Abstract

Introduction: Haemopoietic stem cell transplantation (SCT) is a potentially curative treatment for haematological disease. Relapse, second malignancies, cardiovascular events, infection and GVHD-related disease are all established causes of death in the first 10 years post-SCT. Significant morbidity has also been described including cardiac risk factors, cardiovascular disease, malignancy, endocrinopathies and infertility. Although many of these complications are well documented in the first 5-15 years of follow-up, few studies have addressed mortality and morbidity in patients surviving longer than 15 years.

Methods: In this single centre study, the causes of death and cumulative burden of morbidity were investigated for patients who survived a minimum of 15 years after allogeneic SCT. Survival status was verified by a) confirming recent attendance in clinic b) review of National Health Service data which records mortality statistics for patients registered with a family doctor (GP) in the UK. Causes of death were sought from hospital records, GP records or death certificates. Data on second malignancies (excluding non-melanoma skin cancer) and cardiac disease were documented from patient notes. Use of medication at 15, 20, 25 and 30 years was collected as a surrogate indicator of the cumulative burden and nature of morbidity.

Results: 178 patients were identified who were known to be alive and in the UK 15 years post-SCT. The median follow up from this point was 7.4 years (range 0-20). The majority (170/178) received TBI conditioning with a median dose of 12Gy (range 10-14.4). The median age 15 years post-SCT was 48 years (range 20-74). Original disease was CML in 152 (85.4%) and acute leukaemia in 18 (10.1%). Probabilities of survival at 20, 25 and 30 years post-SCT were 90.0% (CI 85.4-94.6), 79.5% (72.2-86.7) and 73.5% (63.9-83.1). 32/178 (20%) of the 15-year survivors died, at a median of 19.1 years (range 15.1-30.6) post-SCT. Causes of death were available for 26/32 (81%) patients: eleven were due to infection, ten attributed to second malignancy, 2 cardiac, 2 respiratory and 1 was due to acute pancreatitis. Of infective deaths, 9 were from pneumonia and 8/9 of these were associated with underlying lung disease, organ failure or immune suppression. No patient died from primary disease relapse.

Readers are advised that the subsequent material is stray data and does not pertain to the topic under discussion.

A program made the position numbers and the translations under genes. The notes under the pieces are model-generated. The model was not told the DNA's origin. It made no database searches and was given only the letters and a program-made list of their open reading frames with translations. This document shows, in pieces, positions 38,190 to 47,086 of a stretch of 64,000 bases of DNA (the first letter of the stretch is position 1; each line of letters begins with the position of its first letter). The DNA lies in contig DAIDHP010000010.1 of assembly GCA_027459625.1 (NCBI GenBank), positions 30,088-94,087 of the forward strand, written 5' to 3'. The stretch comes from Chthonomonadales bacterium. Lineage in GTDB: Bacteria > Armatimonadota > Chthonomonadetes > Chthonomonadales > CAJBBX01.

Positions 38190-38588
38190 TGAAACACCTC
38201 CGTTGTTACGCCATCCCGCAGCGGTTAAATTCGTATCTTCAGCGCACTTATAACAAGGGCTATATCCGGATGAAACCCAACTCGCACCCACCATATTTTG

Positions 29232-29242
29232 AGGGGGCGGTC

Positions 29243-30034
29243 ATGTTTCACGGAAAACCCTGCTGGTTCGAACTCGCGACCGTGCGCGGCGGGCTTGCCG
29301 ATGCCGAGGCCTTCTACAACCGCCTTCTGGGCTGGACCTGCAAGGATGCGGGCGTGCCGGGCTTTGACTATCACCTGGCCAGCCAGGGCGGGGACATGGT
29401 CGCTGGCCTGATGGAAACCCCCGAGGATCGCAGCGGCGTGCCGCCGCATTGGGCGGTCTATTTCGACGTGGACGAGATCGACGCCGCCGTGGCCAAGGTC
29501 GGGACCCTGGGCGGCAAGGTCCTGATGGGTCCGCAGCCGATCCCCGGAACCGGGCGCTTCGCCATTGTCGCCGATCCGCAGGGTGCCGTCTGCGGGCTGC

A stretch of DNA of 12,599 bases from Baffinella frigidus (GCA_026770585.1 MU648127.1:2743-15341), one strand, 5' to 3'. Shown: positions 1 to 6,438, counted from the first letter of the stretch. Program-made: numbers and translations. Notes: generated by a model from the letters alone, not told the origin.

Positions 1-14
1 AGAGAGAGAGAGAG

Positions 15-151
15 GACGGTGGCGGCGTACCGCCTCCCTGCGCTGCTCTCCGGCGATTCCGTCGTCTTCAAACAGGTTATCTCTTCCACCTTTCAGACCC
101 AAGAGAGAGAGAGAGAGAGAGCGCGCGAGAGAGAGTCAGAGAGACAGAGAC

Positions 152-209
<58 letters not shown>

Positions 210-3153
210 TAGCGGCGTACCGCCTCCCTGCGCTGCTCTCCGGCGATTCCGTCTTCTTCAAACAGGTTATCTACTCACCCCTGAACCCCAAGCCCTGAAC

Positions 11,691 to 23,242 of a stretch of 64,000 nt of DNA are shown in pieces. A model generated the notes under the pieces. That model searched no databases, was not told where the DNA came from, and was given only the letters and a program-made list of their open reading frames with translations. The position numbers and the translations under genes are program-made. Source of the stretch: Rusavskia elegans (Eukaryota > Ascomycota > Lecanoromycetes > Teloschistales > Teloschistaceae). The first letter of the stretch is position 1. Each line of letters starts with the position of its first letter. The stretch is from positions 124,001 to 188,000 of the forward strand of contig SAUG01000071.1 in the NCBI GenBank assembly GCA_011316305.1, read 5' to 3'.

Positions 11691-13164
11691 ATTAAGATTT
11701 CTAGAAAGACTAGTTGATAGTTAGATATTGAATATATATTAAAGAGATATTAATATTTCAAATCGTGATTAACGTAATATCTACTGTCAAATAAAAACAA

Second malignancies affected 35/178 (20%) patients with 9 developing them prior to 15 years. The probabilites of having a second malignancy at 15, 20, 25 and 30 years post-SCT were 5.6% (95% CI 2.2-9.0), 17.6% (11.0-23.2), 29.1% (18.9-39.3) and 42.7% (26.1-59.3). Seven patients developed multiple second malignancies. From a total of 43 malignancies the most common tumour sites were breast (n=8) and oral cavity (n=5). Development of second malignancy was associated with significantly reduced survival compared to patients who did not have a second malignancy (p=0.001). Cardiovascular disease affected 14.7% of patients with cumulative incidences of 5.7% (1.7-9.7), 8.2% (3.2-13.2) and 22.3% (12.1-32.5) by 15, 20 and 25 years post-SCT respectively.

Fifteen years post SCT, the use of anti-hypertensive. lipid lowering medication and (in women) anti-platelet agents were higher than the use in the gender matched normal population (Table 1). Use of these drugs increased significantly further (p<0.05) between 15 and 30 years to 38.5%, 48.7% and 15.4% respectively.

Conclusion: Our data indicate that deaths after 15 years in this group of patient are most frequently due to second malignancy or else pneumonia in a setting of post-transplant complications. There were no deaths due to relapse. The burden of morbidity increased substantially between 15 and 30 years and this warrants lifelong specialist follow up.

Table 1.

comparison of medication use between study group and age matched population statistics from *HSCIC (UK Health and Social Care Information Centre, Use of prescribed Medicines 2013)

 15years post SCT Age matched population data* 25 years post SCT Age matched population data* 
 MALE PATIENTS 
Median age (range) 47.4 years (29-74)n=100  51.1 years (39-65) n=25  
Lipid lowering drugs 15% 11% 52.6% 11% 
Anti-hypertensive agents 30% 12% 36.8% 12% 
Anti-platelet agents 5% 4% 15.8% 4% 
 FEMALE PATIENTS 
Median age (range 48.2 years (20-73) n=78  56.2 years (31-75) n=33  
Lipid lowering drugs 23.3% 6% 42.9% 17% 
Anti-hypertensive agents 35% 10% 42.9% 22% 
Anti-platelet agents 5% 2% 14.3% 6% 
 15years post SCT Age matched population data* 25 years post SCT Age matched population data* 
 MALE PATIENTS 
Median age (range) 47.4 years (29-74)n=100  51.1 years (39-65) n=25  
Lipid lowering drugs 15% 11% 52.6% 11% 
Anti-hypertensive agents 30% 12% 36.8% 12% 
Anti-platelet agents 5% 4% 15.8% 4% 
 FEMALE PATIENTS 
Median age (range 48.2 years (20-73) n=78  56.2 years (31-75) n=33  
Lipid lowering drugs 23.3% 6% 42.9% 17% 
Anti-hypertensive agents 35% 10% 42.9% 22% 
Anti-platelet agents 5% 2% 14.3% 6% 

Disclosures

Apperley:BMS: Membership on an entity's Board of Directors or advisory committees, Speakers Bureau; Novartis: Membership on an entity's Board of Directors or advisory committees, Speakers Bureau; ARIAD: Membership on an entity's Board of Directors or advisory committees, Speakers Bureau; Pfizer: Membership on an entity's Board of Directors or advisory committees, Speakers Bureau.

Author notes

*

Asterisk with author names denotes non-ASH members.

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